Mental illness. Pretty big topic, yet it remains so secretive and taboo. Why?
According to healthaction.org.nz, about 47 per cent of New Zealanders will experience a mental illness or an addiction at some time in their lives, with one in five people affected within one year. Yet people still don’t really understand what mental illness is.
Mental illnesses that usually require some sort of support or treatment include schizophrenia, manic depression, personality disorders, depressive disorders, anxiety disorders and addictions.
In some cases mental illnesses can even lead to suicide. Suicide is increasingly concerning for New Zealanders, with 500 people dying by suicide each year, and the statistics are rising.
Someone I knew recently committed suicide. The person was known to have had mental health issues, yet many people didn’t understand why they were the way they were, and were surprised when the person did pass away, myself included.
I recently watched a video on YouTube called The Suicide Experiment by Fousey Tube.
Basically, two guys hop into two different taxis and tell the drivers that “their life was rough” and that “they didn’t see the point in living”. One guy leads a driver to a bridge, and the other to a tall building. The two taxi drivers then convince the two different guys that “they have a life worth living” and that “they have people who love them”.
The video ends with one taxi driver being so affected that he wasn’t told that it was actually an experiment.
I spoke to Diana Fergusson, Student Counsellor at the Whitireia Polytechnic in Auckland, about the perception of mental illness.
“There are still a few people with the mindset that if it (suicide) is talked about it will give people the idea that it is an option,” she says.
“The majority of people who work in the community-service type jobs, feel it is safer to openly discuss suicide. This means teaching people, especially young people about the services available to them.”
I feel there are a lot of people out there, especially young people, who feel like they can’t access the services that are available to treat mental illness.
Over a 12 month period only 39 per cent of people with a mental illness had visited health services. Also people with lower educational attainment, living in rural area, Pacific people, males and younger people are less likely to go to have a health visit for a mental health reason.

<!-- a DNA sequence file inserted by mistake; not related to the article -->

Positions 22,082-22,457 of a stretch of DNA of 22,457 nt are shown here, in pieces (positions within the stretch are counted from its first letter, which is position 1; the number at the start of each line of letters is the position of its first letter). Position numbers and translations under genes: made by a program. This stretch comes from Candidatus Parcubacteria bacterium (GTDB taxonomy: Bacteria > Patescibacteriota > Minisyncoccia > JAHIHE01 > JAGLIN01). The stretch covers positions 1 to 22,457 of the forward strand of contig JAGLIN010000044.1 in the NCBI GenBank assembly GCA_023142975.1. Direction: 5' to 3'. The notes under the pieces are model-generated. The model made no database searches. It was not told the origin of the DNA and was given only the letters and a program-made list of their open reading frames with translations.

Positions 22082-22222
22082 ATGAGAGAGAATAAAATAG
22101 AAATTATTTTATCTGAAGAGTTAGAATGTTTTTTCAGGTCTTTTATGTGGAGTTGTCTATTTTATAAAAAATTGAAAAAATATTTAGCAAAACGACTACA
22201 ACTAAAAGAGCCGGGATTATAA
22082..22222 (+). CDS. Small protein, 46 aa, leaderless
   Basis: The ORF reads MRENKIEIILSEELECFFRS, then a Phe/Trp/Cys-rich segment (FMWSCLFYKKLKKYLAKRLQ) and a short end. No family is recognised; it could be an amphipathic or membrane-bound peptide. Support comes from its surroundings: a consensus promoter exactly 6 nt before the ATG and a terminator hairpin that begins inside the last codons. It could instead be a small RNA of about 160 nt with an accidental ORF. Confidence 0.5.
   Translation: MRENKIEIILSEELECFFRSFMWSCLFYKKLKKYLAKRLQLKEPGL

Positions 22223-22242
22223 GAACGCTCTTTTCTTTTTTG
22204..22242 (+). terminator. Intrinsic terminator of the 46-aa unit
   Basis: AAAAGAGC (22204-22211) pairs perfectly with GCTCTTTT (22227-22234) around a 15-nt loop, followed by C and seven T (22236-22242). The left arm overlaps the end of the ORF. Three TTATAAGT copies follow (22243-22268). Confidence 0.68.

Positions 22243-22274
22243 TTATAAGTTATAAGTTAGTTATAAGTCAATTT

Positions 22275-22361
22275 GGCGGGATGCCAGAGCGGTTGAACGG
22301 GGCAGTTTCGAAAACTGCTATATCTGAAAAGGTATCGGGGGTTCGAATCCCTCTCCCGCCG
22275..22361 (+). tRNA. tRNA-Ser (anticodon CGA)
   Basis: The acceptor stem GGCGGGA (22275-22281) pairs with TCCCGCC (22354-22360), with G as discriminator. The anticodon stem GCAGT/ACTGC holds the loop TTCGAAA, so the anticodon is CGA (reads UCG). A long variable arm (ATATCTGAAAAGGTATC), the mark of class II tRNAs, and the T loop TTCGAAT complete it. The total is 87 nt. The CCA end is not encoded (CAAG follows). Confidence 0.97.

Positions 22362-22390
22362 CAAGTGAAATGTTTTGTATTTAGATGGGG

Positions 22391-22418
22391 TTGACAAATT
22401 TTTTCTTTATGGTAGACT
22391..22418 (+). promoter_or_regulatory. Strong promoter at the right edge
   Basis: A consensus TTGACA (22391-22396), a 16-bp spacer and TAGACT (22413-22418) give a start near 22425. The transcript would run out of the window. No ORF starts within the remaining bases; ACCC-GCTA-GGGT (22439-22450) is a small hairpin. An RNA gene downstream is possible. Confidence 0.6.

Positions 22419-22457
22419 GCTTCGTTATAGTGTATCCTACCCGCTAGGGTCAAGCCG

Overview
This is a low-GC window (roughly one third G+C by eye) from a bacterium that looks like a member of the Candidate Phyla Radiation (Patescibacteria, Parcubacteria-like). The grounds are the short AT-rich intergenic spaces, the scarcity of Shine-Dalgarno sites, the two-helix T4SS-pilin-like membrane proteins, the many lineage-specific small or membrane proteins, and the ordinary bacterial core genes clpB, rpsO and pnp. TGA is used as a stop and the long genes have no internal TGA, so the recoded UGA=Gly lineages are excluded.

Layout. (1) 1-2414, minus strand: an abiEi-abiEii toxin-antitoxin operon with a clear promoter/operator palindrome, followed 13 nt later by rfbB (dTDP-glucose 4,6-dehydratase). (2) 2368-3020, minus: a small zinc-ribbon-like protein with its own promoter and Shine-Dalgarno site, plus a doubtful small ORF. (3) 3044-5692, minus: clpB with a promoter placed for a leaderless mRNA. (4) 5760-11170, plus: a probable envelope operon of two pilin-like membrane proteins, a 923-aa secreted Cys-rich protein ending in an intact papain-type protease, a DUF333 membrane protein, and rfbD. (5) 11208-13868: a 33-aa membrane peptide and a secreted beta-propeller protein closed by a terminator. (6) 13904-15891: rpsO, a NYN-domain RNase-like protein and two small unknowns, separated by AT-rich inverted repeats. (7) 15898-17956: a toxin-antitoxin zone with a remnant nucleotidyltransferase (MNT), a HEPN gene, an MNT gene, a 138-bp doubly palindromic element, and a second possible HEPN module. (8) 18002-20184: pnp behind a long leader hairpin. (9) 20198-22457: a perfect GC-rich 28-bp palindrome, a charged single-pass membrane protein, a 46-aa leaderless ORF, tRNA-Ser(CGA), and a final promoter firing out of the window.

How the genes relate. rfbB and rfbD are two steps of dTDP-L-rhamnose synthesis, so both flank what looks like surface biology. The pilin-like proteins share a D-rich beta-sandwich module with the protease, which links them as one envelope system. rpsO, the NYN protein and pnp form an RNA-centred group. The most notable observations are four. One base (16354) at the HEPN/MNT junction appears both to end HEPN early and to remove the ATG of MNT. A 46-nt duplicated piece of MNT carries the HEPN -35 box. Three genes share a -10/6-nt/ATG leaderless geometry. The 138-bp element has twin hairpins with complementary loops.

Apparently the most common reason for delaying the seeking of treatment was “I thought the problem would get better by itself” (based on info from from healthaction.org.nz).
The mindset of some, including youth thinking that the health system can’t help their issues, goes to show that something needs to change.
That change being that awareness of mental illness increases to the point where every person knows what to do in a situation if a friend, workmate, relative or stranger is struggling.
Saying that, New Zealand has progressed somewhat over the years in the way mental illness is treated.
Fergusson says: “Depression and anxiety has become more widely publicised, whereas in the past it was kept extremely ‘hush hush’, denied or ignored completely.
“New Zealand is way more open about mental illness than Japan and China for instance. You will see advertising on TV (John Kirwan’s depression line for example) promoting the acceptance of those with depression, or similar.”
Fergusson also believes medication used to treat mental illness has improved.
I believe New Zealand needs more education around mental illness, especially among children and youth. When I was at school, mental illness was something that was whispered about and students felt like it wasn’t something that was supposed to be talked about.
Raising awareness and the freeness to talk about the problem will help. Assemblies, charity events, weekly support groups within schools and workplaces could all help lead to change.
People suffering from mental health issues need to be reassured that getting help isn’t scary – it’s a step in the right direction.
• Lifeline: 0800 543 354
• Youth services: (06) 3555 906
• Youthline: 0800 376 633
• Depression helpline: 0800 111 757